Taking care of your smile doesn’t have to require an entire medicine cabinet full of tools and products. Yet there is quite a bit of value in traditional dental rinses and mouthwashes, especially those made today with specific oral healthcare needs in mind. Even if you have perfect dental health right now, rinsing once a day with the right mouthwash could further protect your smile. If you have certain conditions affecting your teeth or gums, medicated mouthwashes from our team here at Eastgate Dental could be an important part of your treatment plan.
What Does Mouthwash Do?
The main purpose of rinsing with mouthwash is to freshen the breath. Basic mouthwashes, including just plain water, remove food particles trapped against the gum tissue and between teeth. When you rinse vigorously for at least 30 seconds, you’re loosening bits of food that could create breath issues.
Mouthwash products containing alcohol also help reduce bacteria levels, immediately improving the breath. Most of these products also have another pleasant scent like mint to help freshen your breath further. However, some mouthwash products like those prescribed by one of our dentists offer more benefits than just control of halitosis.
Even some products sold at drugstores offer extra benefits thanks to special formulations. It’s all too easy to overlook mouthwash as a potential oral health booster since for so long it has primarily been sold for its breath-freshening power. The mouthwashes available today are much more diverse in both formulation and purpose than the alcohol-based products that dominated the shelves in the past.
What Are the Potential Benefits of Mouthwash?
For a healthy patient who brushes twice a day and flosses daily without skipping, mouthwash isn’t strictly necessary. Patients who sometimes miss a day or two of flossing often benefit from a mouthwash designed to help loosen tartar so it’s easier to remove.
If you’ve put off routine dental care for a while, these mouthwashes are also helpful in getting back to your oral health goals. The mechanical action of the rinsing process removes food particles, reducing the chance of decay between teeth in particular.
By using mouthwash before flossing, you may find it easier to get your teeth completely clean since the food and tartar will be loosened. Other products are designed for people with sensitive teeth. Using a desensitizing mouthwash can boost the effect already provided by a similar toothpaste.
Patients with gum disease are often prescribed special medicated mouthwashes to kill bacteria and tighten up the gum tissue around tooth roots. Other prescription rinses may aim to treat specific infections or maintain good overall oral health after a surgical procedure like dental implants.
What’s the Difference Between Over-the-Counter and Medicated Mouthwashes?
The over-the-counter mouthwash you pick up at the grocery store or drugstore is likely designed just for freshening your breath. It may also improve your overall oral health by killing bacteria as well, but these products aren’t designed to substitute for care from a dentist. Even products labeled as plaque-loosening or enamel-boosting will only offer a minor benefit from everyday use.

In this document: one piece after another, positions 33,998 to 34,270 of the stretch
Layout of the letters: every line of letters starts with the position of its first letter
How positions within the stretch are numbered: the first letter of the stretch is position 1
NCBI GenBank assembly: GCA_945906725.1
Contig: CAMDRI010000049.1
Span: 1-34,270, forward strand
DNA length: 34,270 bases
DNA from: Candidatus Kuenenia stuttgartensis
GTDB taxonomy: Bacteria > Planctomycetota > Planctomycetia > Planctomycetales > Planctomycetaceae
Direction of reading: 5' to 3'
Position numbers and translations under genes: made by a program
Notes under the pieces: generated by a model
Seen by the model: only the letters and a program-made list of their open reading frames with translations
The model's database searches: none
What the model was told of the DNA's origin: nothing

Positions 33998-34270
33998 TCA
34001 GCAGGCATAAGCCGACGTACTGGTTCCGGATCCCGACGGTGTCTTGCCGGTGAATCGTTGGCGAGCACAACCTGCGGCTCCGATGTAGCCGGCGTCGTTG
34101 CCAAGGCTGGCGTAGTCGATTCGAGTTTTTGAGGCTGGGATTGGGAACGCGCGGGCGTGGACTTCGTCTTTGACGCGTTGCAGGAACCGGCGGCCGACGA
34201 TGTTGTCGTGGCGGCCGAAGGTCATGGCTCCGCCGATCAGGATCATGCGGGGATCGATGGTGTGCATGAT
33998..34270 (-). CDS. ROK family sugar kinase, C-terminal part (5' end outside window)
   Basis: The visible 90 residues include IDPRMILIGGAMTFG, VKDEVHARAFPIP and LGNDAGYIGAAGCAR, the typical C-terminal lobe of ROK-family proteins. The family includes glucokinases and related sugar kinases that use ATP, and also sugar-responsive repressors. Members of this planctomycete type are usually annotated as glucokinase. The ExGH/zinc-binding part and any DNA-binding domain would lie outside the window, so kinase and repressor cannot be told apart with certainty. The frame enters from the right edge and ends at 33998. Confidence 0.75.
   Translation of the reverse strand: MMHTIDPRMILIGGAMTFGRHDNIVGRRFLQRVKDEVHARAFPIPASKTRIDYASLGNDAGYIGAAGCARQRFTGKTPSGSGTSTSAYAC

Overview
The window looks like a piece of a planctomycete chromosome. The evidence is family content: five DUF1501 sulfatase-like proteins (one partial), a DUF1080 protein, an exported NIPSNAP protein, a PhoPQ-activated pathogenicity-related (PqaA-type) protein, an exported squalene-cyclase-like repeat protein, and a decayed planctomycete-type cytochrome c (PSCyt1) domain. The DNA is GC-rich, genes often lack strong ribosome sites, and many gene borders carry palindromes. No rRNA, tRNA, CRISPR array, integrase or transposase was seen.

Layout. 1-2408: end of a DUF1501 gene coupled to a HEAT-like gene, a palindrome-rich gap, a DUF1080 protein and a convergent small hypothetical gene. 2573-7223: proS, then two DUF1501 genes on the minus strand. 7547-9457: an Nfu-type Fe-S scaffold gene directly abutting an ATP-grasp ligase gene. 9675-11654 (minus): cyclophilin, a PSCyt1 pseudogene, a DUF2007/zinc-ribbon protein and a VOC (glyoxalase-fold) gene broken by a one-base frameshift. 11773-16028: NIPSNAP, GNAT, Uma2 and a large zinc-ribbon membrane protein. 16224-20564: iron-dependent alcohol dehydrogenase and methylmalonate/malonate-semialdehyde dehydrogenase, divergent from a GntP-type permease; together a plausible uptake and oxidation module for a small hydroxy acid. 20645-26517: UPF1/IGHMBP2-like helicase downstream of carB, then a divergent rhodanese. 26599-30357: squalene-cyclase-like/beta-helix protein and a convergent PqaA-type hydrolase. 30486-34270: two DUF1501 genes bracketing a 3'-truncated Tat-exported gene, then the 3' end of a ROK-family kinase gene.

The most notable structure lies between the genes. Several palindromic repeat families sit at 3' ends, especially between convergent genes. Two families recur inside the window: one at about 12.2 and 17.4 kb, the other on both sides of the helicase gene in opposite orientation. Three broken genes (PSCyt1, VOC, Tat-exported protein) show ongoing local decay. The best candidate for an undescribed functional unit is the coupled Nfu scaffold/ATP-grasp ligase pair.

If you have a more serious dental health concern, you should see a dentist before choosing a mouthwash product to address it. Our dentists may recommend a prescription product that targets the specific concern or help guide you to the right over-the-counter mouthwash for you. Alcohol-based rinses in particular can interfere with some conditions or healing after gum surgery, so make sure to check with your dentist before continuing to use the same mouthwash after a new diagnosis or treatment.
Which Type of Mouthwash Should You Use?
Many types of mouthwash include fluoride to help remineralize your teeth and protect enamel. They’re fine to use on a daily basis, especially if your water supply does not contain fluoride. Antiseptic mouthwashes are among the most common over-the-counter products. Most are alcohol-based to kill the bacteria that cause bad breath. Some are too harsh for people with sensitive gums or oral tissue, so ask your dentist before using them. If you have an underlying cause for halitosis, treating it will work better than the daily use of an antiseptic mouthwash.
Alcohol-free mouthwashes can include fluoride or other ingredients designed to improve tooth and gum health. However, some are simply flavored or scented water. Make sure you’re not just paying extra for something you could replace with a cup of tap water with a drop of mint extract for the same benefits.
Should You Rinse with Water Too?
Fresh water is often one of the best mouthwashes, and it can be free or very inexpensive compared to other products. You can also use it as often as necessary throughout the day to flush out food particles, freshen your breath, and keep acids off your teeth.
Rinsing your mouth this way after each snack and meal can reduce tooth decay throughout your mouth without requiring another bottle around the bathroom sink. When you brush your teeth, make sure to rinse with water as well and not mouthwash. Mouthwashes should be used after or before brushing, depending on the type and its purpose.
If you still have questions about mouthwash and the right one for you, contact our team here at Eastgate Dental for more help. One of our dentists or dental hygienists can guide you to the right rinses and advise you on how to best use them based on your oral health.